Can External Wall Insulation Cause damp?

There is potential for moisture to enter a wall from both sides: rain on the external skin and moisture from people and the activities they undertake (cooking, drying clothes, washing, breathing, etc.) on the internal skin.

Prior to the widespread introduction of the cavity wall, the housebuilder generally had a choice. To build a solid brick wall that is  impermeable and stops moisture penetration to both surfaces, or to build a stone wall which is a breathable wall that allows moisture to penetrate (to a degree) and be evaporated away.

In comparison the cavity wall is an impermeable wall in that the cavity is intended to form a ‘barrier’ to prevent moisture penetration; any rainwater entering the wall is evaporated away by the air movement in the cavity.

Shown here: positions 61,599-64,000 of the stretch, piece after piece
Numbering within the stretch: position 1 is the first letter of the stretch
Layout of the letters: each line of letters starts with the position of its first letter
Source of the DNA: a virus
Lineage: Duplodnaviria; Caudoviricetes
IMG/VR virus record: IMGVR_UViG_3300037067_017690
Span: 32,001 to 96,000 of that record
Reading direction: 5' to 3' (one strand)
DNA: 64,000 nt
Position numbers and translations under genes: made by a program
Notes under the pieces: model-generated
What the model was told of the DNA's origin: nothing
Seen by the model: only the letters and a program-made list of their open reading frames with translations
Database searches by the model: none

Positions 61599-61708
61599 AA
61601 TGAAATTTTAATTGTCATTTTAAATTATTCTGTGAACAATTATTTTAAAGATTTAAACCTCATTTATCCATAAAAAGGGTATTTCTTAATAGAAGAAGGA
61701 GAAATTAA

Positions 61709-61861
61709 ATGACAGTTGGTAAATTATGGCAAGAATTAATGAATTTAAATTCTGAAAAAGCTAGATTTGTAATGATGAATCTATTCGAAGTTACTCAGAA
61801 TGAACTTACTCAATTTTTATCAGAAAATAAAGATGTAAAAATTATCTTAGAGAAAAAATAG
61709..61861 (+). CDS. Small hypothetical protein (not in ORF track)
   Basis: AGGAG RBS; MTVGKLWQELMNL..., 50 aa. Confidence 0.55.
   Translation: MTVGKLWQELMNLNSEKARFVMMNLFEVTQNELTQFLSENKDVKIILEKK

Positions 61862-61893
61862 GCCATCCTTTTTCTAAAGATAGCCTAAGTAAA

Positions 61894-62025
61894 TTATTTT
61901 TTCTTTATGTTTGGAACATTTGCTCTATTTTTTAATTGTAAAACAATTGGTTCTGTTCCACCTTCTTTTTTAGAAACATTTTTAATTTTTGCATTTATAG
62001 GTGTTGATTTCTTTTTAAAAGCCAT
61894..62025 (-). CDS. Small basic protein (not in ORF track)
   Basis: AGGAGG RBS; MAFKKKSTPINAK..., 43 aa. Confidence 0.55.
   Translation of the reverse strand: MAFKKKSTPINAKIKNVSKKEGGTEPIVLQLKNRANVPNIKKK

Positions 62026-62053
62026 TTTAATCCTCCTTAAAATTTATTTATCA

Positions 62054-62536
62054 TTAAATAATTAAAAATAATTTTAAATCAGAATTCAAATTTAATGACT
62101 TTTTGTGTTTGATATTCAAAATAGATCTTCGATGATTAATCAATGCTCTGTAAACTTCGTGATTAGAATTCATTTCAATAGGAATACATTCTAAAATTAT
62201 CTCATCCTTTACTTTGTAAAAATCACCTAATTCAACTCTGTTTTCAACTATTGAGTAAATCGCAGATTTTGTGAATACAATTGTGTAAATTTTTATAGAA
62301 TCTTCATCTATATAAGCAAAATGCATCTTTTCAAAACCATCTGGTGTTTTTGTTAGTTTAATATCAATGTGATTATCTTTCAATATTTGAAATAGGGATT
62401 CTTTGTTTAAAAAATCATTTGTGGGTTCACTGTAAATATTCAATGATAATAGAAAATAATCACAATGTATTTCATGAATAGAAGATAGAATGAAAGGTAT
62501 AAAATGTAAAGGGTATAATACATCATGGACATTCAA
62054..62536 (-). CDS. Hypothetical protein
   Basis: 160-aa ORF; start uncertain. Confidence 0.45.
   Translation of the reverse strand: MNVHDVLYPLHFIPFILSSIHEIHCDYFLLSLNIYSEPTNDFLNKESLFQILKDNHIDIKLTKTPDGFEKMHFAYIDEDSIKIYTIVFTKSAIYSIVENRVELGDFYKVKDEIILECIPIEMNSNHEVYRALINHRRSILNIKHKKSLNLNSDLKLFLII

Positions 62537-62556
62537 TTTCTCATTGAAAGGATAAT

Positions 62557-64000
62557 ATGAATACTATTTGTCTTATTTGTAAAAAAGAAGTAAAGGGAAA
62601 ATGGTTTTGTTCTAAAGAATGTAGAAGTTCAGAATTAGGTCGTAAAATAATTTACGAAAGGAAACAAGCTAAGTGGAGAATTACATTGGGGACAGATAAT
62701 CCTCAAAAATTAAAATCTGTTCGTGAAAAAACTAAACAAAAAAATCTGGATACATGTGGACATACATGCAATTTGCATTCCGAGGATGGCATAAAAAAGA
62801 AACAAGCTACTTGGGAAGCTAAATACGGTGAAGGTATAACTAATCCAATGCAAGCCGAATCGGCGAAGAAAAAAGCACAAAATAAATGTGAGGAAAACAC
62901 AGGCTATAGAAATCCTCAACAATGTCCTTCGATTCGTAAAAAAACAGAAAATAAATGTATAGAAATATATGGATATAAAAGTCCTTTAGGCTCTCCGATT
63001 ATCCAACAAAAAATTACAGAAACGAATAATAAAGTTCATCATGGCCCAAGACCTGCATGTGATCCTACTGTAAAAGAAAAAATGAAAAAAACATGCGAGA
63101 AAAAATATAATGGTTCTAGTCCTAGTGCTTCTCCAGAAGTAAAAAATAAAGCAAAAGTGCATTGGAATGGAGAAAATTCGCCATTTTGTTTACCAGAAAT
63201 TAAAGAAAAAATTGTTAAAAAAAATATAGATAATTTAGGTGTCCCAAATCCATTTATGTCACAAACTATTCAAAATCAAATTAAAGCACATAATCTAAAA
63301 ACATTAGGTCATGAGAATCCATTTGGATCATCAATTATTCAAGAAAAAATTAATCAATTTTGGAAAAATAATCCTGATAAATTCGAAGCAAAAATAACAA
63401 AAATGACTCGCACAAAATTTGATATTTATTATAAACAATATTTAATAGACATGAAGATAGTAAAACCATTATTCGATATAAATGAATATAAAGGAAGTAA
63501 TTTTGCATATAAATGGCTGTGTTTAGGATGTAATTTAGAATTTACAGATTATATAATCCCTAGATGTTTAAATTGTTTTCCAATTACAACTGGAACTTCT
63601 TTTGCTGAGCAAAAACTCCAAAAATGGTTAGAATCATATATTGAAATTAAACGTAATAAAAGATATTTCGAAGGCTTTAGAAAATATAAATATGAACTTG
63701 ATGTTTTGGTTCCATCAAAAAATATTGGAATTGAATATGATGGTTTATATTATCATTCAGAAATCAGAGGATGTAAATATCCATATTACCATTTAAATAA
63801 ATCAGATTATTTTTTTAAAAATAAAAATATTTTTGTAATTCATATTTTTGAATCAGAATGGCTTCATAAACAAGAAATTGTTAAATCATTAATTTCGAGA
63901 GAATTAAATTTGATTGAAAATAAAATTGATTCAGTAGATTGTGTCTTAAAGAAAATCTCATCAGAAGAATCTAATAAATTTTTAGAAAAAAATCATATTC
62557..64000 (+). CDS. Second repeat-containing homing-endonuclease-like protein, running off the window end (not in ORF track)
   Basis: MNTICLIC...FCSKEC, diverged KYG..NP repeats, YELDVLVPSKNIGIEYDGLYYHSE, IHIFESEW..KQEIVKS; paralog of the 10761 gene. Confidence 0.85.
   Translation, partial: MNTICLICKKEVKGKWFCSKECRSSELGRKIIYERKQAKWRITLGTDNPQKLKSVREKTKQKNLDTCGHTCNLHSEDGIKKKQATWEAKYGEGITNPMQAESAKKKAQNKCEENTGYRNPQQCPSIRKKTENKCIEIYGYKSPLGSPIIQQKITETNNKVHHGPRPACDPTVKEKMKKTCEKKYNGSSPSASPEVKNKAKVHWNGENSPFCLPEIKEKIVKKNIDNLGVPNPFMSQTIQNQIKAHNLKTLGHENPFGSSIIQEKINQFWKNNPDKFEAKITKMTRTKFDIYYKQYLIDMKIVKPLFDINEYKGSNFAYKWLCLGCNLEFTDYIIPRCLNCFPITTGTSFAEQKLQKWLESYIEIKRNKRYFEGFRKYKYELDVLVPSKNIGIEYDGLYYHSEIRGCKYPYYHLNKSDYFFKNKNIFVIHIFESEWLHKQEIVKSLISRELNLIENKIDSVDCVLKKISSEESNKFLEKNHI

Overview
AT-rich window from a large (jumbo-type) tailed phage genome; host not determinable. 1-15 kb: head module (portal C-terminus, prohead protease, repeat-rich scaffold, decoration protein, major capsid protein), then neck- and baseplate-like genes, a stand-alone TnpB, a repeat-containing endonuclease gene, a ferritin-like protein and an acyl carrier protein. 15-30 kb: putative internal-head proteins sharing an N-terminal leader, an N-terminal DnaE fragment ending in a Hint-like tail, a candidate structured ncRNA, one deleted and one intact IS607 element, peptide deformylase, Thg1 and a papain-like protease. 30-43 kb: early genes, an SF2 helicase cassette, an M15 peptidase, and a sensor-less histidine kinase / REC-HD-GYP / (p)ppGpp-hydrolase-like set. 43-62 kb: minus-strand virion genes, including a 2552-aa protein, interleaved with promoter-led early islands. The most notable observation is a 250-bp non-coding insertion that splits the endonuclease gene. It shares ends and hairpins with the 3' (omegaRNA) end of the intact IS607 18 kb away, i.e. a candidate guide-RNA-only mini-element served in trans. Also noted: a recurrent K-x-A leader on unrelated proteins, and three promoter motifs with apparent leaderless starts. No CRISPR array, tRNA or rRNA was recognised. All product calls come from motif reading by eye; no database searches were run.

When adding modern insulation materials these are usually non-permeable so need to be rendered or clad to prevent the weather penetrating through.  However, this does not stop moisture from inside reaching the walls and causing issues.  It may mean further ventilation is required to reduce the moisture getting to the walls.

To explain further the dew point (where air meets a temperature that turns moisture to water) is moved further away from the internal walls when external insulation is fitted.  

The effect the insulation has is to warm the wall moving the dew point further out and therefore reducing the risk of condensation on the internal walls.